To the point:

How should I think about the equation $$\hat{\mathbf{x}}\mid\mathbf{x'}\rangle = \mathbf{x'}\mid\mathbf{x'}\rangle~?$$

Is it a triple of equations

$\hat{x}\mid x'\rangle = x'\mid x'\rangle$

$\hat{y}\mid y'\rangle = y'\mid y'\rangle$

$\hat{z}\mid z'\rangle = z'\mid z'\rangle$

or can the 1-D operators act directly on the (vector) state $\mid\mathbf{x'}\rangle$ such as

$\hat{x}\mid\mathbf{x'}\rangle = x'\mid\mathbf{x'}\rangle$?

In the latter case can we interpret $\mid\mathbf{x'}\rangle$ as a simultaneous eigenket of the operators $x, y$ and $z$, given they all commute? ( i.e $\mid\mathbf{x'}\rangle = \mid x',y',z' \rangle$ )

I have tried thinking about this problem in terms of discrete states as sometimes I have an easier time with matrix notation but in this case I am again stuck. As above should I interpret the vector equations as a triple of matrix equations (or a matrix of matrices)?

Finally, how do I interpret operator functions of $x, y$ and $z$ such as $F(r)\mid\mathbf{x'}\rangle$, where $r = \sqrt{x^2+y^2+z^2}$. See, for example Q1.27 Sakurai, Modern Quantum Mechanics.

  • $\begingroup$ think of $|\mathbf v\rangle$ as $|v_1\rangle\otimes\cdots\otimes|v_n\rangle$ for any $\mathbf v\in\mathbb R^n$, assuming that the operators associated to each component generate a commutative algebra. This is certainly the case for ordinary coordinates. $\endgroup$ – Phoenix87 Jun 15 '15 at 12:49
  • 1
    $\begingroup$ Thank you! So for example, where I wrote, $\hat{x} \mid \mathbf{x'} \rangle = x' \mid \mathbf{x'} \rangle$, to make it clear, I should write $[ \hat{x} \otimes \hat{1_y} \otimes \hat{1_z} ] ( \mid x' \rangle \otimes \mid y' \rangle \otimes \mid z' \rangle ) = x' \mid x' \rangle \otimes \mid y' \rangle \otimes \mid z' \rangle$ $\endgroup$ – mauiaw1 Jun 15 '15 at 13:39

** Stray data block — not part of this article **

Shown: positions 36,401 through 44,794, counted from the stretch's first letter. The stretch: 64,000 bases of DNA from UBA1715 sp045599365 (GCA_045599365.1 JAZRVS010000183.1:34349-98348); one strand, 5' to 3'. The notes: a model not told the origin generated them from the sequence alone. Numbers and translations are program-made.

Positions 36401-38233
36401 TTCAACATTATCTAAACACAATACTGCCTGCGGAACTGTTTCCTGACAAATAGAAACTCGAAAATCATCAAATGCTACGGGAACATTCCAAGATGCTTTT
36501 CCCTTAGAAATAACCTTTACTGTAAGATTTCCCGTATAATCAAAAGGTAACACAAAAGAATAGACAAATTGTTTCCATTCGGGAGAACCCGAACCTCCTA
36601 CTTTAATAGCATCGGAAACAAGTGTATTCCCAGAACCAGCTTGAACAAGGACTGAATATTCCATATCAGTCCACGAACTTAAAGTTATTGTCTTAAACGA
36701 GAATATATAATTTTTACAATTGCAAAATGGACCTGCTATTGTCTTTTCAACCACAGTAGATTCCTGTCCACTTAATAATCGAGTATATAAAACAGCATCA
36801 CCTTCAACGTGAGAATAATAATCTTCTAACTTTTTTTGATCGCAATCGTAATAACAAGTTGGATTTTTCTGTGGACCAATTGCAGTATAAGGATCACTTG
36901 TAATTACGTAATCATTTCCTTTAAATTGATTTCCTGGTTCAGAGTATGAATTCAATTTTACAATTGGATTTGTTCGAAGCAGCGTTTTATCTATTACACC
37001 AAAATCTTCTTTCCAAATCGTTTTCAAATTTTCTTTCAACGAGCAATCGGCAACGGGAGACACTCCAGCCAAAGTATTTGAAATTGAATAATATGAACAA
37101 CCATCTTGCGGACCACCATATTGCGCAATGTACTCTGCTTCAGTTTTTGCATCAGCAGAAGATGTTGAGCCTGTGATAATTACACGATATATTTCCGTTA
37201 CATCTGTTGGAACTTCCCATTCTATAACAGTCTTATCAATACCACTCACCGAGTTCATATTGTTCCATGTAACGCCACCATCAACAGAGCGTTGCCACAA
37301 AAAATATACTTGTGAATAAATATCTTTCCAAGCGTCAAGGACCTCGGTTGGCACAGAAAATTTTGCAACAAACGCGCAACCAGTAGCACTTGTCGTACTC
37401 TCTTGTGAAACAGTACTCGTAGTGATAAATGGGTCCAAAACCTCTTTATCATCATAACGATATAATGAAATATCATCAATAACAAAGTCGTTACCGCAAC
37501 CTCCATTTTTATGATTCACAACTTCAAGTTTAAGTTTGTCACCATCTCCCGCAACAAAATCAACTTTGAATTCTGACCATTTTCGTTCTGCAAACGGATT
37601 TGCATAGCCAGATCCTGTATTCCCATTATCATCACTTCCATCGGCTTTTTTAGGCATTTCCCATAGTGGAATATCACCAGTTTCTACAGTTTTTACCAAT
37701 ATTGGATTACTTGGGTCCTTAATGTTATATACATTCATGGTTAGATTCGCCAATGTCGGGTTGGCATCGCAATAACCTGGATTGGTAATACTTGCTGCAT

• $\begingroup$ that's correct $\ $ $\endgroup$ – Phoenix87 Jun 15 '15 at 13:58

Your second option is correct.

It is a simultaneous eigenket of all three commuting operators. And that is how it should be interpreted. To be explicit, the equation $$\hat{\mathbf{x}}\mid\mathbf{x'}\rangle = \mathbf{x'}\mid\mathbf{x'}\rangle~?$$

Is a triple of equations

$\hat{x}\mid \mathbf x'\rangle = x'\mid \mathbf x'\rangle$

$\hat{y}\mid \mathbf x'\rangle = y'\mid \mathbf x'\rangle$

$\hat{z}\mid \mathbf x'\rangle = z'\mid \mathbf x'\rangle$

And you can use a product to have all three components as part of one object.

As for operators inside functions, if you consider a simultaneous eigenket then it isn't strange to define the operator to act by scalar multiplication of the scalar value determined by putting the eigenvalues into the function.

You can work out the entire functional calculus but that is not what most everyday physicists do and probably not what is expected in a first course. For instance in the position representation pointwise multiplication of a function of the coordinates does exactly this and usually a fuss is not made.


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